Much of the traditional view of tuple spaces concentrate on distribution of workload. Whereas this can be a benefit, I often find it overrated. In order to benefit from distribution, you need an problem which is scalable in itself. Amdahl's law explains that the speedup of a program using multiple processors in parallel computing is limited by the sequential fraction of the program.
Additionally, you have the question of network pipe. Let's say you want to distribute image scaling. With images having a "normal" compact camera size, you quickly begin to test the network instead. On the other hand, you may remove load from the from end servers.
Everything has to be done for a reason, and figuring those reasons out in advance has it's benefit.
It might be tempting to use tuple oriented problem solving on everything that needs distribution. For instance, if you need a distributed file system and distributed processing, Hadoop with its Map Reduce implementation might be more suitable. The converse is also true, of course. Map reduce has its benefits, but is not suitable for all problems.
Even though you can use SemiSpace on a standalone server, you benefit the most when you distribute.
Distribution idioms are easy to implement and maintain, whether this is used for caching, information gathering or maintenance of session information.
A fairly standard setup, is to have two or more front end servers accepting queries in a load balanced manner. SemiSpace can be set up in order to make the the impact of adding a new node minimal.
When having back end servers treating queries and data, you can add specialized processing machines for treating workloads that are large. Consider having 5 nodes, and figuring out that graph generation takes a lot of time. Re-assign one of the nodes, or add a new one, which is dedicated to only graph generation. This can be quite simple if the task is not too interconnected with the rest of the application.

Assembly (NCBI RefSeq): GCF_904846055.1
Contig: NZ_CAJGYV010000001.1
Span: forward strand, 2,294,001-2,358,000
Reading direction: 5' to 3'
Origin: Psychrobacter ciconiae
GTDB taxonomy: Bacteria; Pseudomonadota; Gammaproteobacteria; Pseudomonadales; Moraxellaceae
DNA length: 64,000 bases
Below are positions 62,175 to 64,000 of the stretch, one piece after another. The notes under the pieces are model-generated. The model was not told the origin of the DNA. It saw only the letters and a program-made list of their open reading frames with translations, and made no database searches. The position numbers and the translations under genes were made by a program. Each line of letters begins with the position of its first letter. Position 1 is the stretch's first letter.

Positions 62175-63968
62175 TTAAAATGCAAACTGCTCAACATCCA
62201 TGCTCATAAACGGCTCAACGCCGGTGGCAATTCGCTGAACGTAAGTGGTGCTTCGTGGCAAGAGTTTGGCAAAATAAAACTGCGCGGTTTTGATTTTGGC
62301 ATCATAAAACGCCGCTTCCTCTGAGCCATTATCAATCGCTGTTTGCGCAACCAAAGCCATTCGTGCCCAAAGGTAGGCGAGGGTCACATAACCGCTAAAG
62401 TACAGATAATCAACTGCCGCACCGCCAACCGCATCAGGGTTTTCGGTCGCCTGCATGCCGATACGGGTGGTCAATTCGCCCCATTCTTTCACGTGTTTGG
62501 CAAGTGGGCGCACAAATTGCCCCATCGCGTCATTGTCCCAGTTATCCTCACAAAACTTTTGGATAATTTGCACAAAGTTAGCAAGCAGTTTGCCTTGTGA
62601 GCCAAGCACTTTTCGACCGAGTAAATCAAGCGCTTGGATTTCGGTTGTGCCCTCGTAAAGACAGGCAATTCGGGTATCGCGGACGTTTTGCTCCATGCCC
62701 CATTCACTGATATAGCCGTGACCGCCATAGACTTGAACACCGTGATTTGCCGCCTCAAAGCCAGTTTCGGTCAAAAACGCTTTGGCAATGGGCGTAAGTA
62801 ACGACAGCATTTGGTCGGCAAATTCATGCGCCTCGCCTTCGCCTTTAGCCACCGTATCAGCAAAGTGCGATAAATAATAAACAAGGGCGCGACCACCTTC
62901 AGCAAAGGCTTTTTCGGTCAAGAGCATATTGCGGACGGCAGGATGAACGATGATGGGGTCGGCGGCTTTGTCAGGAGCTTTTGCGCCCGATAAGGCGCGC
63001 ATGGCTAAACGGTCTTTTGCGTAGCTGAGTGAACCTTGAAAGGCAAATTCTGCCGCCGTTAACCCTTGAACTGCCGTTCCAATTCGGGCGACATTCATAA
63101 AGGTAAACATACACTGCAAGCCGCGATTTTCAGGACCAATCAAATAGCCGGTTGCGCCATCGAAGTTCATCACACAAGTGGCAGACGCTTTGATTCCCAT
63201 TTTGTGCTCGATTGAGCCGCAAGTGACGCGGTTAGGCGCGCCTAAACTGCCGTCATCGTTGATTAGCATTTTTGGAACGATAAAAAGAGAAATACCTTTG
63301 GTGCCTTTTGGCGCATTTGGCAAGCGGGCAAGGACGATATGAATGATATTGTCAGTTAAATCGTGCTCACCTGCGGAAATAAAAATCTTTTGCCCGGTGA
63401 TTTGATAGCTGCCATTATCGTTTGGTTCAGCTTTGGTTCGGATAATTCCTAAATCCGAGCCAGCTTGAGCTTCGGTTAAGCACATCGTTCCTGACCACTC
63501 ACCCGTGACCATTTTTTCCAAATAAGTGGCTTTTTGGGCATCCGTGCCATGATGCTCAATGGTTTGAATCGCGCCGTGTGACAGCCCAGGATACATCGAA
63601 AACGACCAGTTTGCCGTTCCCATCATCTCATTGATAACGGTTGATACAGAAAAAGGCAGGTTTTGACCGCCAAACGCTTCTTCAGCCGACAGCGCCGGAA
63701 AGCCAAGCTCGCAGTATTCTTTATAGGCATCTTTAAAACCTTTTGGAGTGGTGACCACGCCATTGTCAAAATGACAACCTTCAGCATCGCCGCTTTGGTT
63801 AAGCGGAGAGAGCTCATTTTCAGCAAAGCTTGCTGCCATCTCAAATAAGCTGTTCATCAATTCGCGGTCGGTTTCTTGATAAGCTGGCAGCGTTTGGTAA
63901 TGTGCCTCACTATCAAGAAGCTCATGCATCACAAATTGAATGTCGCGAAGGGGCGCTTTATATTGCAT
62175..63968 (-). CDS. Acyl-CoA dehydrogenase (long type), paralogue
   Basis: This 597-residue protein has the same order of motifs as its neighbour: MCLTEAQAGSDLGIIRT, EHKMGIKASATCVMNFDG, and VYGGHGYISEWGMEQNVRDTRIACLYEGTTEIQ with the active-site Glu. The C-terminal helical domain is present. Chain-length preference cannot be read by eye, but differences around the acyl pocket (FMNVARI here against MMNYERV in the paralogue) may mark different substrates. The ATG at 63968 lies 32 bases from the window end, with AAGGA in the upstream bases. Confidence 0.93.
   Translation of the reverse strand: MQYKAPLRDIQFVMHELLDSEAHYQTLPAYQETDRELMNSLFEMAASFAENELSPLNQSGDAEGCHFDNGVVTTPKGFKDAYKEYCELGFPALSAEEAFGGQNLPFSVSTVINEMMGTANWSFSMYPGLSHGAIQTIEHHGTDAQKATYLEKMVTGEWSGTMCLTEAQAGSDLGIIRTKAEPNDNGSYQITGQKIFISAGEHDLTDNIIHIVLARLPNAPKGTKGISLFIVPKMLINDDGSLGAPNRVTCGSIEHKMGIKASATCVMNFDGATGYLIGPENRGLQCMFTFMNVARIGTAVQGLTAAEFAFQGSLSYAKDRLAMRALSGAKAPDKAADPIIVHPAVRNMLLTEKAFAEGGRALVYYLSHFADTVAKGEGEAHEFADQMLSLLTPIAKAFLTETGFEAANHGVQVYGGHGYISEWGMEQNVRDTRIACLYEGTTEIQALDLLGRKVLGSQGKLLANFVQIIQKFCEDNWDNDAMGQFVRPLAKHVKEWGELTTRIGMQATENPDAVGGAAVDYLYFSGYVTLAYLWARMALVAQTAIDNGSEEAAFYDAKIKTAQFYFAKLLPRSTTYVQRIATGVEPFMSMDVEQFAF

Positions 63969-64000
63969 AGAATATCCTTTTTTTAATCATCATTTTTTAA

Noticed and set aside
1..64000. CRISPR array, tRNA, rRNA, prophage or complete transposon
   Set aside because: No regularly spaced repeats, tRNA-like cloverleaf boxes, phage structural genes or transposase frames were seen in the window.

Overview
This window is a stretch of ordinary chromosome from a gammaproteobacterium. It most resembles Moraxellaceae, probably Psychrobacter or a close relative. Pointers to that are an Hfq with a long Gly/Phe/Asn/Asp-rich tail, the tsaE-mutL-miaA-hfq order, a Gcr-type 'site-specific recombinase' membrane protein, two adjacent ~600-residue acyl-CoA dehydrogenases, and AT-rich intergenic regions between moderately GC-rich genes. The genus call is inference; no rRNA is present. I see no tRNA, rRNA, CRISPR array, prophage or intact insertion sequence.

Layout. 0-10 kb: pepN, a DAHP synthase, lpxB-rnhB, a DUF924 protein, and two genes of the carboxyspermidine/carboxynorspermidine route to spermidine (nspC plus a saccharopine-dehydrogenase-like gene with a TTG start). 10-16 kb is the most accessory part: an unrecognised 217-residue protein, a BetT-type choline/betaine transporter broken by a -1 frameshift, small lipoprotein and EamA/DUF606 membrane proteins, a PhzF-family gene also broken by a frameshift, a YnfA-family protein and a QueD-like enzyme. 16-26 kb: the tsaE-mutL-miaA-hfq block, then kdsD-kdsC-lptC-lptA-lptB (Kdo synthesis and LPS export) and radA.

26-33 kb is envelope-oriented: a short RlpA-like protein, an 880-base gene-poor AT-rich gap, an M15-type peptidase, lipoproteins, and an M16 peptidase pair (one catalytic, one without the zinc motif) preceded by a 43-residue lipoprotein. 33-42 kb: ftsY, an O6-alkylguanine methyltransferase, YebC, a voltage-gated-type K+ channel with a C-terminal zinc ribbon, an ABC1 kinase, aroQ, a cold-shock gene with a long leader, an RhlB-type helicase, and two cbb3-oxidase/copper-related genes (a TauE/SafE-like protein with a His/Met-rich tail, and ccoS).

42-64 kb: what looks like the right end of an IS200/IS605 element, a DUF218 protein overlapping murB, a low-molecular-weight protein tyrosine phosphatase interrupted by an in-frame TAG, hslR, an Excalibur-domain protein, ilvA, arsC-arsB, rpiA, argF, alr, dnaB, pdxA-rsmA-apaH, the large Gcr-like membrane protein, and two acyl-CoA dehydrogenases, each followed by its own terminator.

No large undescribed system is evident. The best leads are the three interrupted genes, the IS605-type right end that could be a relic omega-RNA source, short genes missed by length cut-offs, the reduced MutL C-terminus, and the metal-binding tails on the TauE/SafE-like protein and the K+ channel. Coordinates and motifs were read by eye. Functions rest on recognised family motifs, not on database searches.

SemiSpace is similar to JavaSpace in that processing can be time bound. This has the benefit that you can guarantee an answer (as no answer also is an answer). Lets say you have 10 elements that need to be processed for you web page, and only the content retrieval is critical. The other parts may be graphs, statistics or other non-critical information. You can setup your application to await the content bulk, but disregard the rest if it has not finished processing.
Time bound processing is also useful when dealing with animations and other data that need to be supplied in a tick-tock manner, i.e. regularly. You need to move the animation even if not all the data is present.
Let's say you have 5 front end servers. One of them gets a problem due to workload and goes down. If this makes the other 4 servers fail, you have a spiraling death problem, and in effect, you may need to take all servers out of commission while you correct the problem. (This actually is a lot more common than you think.)
That servers bounce up and down is normal. The impact on the overall service should be minimized. This can be done by having (that is, changing an existing) architecture to degrade gracefully.
Lets say you have two components, content generation and graph generation. Content is critical, and graph generation is not - even if it generates the most load. Let both generate their content in a master / worker manner. Give content generation 10 workers and graph generation only 2 (multiply with factors as you see fit). The timeout for waiting for a graph should be reasonable. As the graph generation now is load bound, one missing server does not take the other servers down.
If you are distributing queries, you may get an out-of-the box cache by simply first querying to find if an equal query has already given a result. This is performed by not performing a take on the space, but rather a read.